GTA dismisses Xenophon’s gaming policy
The Gaming Technologies Association (GTA) has called on Nick Xenophon’s SA-BEST party to withdraw its gaming policy, stating that the claims within the proposal misleads voters.
Nick Xenophon’s party announced the gaming policy on Monday morning. Within it, it drew out a plan that if elected it would change all pub gaming licenses to seven year licenses; reduce the number of EGMS by 50 per cent over five years for pubs that operate more than 10 machines; and restrict jackpots to $500 – among other proposals.
The GTA has now responded, stating that the policy’s two main claims in regards to gaming were undermined by a recent Federal Court decision made in favour of Crown Casino and Aristocrat.
Within the policy SA-BEST committed to: “Making [poker] machines ‘con-free’ by removing misleading and deceptive features such as near misses and ‘losses disguised as wins’.”
The policy further claimed to ensure that consumers are “protected” and can make “fully informed choices with relevant information”.
Citing the dismissed claims made against Crown and Aristocrat, Ross Ferrar, CEO of the GTA, contested Xenophon’s statements, and called on his party to rethink its gaming policy.
“Our industry has been subjected to stringent legal scrutiny and has passed with flying colours. However, opponents of our industry continue to rely on the very same claims that were rejected by the Federal Court. The truth is that every poker machine in operation in Australia is subject to stringent legislation, regulatory review and oversight, including in South Australia.”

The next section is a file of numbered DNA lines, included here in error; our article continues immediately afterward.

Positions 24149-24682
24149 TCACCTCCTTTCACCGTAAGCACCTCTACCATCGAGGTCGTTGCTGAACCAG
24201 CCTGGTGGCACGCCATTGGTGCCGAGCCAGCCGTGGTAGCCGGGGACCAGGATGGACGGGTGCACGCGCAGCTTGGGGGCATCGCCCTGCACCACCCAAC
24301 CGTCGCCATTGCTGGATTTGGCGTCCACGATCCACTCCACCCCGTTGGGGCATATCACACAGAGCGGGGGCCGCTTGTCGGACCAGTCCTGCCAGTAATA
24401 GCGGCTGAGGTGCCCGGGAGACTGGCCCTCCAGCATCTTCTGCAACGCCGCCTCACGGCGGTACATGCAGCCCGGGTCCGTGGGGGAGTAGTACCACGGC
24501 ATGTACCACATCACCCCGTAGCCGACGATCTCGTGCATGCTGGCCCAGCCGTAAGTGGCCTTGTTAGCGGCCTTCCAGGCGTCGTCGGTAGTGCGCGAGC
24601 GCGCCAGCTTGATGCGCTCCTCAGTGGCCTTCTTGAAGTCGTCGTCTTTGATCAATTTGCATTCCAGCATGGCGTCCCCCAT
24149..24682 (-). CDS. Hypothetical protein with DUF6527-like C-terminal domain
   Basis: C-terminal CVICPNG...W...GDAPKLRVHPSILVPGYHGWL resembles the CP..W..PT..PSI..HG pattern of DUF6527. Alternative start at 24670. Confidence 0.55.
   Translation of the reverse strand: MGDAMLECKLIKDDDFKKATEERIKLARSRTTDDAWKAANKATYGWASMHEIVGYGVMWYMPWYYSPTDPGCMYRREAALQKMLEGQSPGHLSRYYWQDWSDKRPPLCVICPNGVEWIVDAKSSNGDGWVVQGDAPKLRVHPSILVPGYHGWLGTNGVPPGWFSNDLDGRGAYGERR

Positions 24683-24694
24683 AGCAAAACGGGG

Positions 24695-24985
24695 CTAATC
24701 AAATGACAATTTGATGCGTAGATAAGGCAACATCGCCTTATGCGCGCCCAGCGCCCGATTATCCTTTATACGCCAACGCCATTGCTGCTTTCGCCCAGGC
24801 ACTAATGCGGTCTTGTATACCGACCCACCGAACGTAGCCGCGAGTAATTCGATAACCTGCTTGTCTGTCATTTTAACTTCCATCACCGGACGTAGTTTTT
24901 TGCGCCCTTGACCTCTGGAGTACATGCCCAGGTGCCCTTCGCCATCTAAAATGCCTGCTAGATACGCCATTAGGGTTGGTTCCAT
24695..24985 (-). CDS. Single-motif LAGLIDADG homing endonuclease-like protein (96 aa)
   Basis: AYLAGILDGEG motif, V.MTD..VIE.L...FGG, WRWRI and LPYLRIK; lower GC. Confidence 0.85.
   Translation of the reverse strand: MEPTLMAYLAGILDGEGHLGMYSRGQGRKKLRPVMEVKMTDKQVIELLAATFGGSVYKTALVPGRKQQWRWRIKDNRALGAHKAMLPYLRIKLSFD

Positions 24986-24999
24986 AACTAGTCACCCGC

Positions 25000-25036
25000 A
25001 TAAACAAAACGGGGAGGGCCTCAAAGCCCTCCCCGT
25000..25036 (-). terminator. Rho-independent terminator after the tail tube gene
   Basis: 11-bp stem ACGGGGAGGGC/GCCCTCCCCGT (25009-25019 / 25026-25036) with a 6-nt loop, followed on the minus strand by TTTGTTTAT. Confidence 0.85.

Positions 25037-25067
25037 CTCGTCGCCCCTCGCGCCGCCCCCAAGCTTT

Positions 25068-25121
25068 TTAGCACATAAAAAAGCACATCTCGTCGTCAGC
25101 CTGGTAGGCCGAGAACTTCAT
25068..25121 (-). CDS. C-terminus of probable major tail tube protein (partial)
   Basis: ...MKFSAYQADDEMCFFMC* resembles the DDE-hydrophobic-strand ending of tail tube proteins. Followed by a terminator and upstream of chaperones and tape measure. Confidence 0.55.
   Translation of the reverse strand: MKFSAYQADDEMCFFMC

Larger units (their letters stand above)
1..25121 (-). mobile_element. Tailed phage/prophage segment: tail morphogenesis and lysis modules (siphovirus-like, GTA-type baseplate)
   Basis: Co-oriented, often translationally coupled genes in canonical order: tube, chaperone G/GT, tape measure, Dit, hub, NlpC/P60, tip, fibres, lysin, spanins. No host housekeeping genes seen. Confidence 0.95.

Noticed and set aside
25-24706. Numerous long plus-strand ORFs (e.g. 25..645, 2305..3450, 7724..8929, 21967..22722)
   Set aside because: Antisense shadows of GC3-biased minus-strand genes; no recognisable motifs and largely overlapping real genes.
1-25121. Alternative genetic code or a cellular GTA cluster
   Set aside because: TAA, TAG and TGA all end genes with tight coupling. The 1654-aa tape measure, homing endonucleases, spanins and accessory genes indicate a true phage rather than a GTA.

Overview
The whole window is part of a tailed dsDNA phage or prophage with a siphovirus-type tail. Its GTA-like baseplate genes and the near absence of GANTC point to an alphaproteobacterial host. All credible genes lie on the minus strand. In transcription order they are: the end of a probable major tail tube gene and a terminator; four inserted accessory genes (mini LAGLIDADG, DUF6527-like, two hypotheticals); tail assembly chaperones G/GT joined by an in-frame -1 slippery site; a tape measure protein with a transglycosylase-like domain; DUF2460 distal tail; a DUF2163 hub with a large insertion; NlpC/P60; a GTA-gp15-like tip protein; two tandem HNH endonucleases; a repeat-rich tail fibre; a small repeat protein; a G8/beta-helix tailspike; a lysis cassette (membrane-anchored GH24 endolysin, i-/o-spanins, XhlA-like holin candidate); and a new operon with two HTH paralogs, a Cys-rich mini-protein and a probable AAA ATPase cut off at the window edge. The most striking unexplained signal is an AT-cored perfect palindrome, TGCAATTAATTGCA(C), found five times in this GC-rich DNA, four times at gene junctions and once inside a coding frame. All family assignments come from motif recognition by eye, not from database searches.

He continued: “Justice Mortimer conducted an open and lengthy legal process in the Federal Court and ultimately the claims made about poker machine design were emphatically rejected. I would urge Mr Xenophon to respect the findings of the Federal Court and amend his policy and withdraw his comments.”
The Australian Hotels Association South Australia has also been emphatic in its denunciation of the platform, stating that it was “cynical” and would “decimate hotels across South Australia”.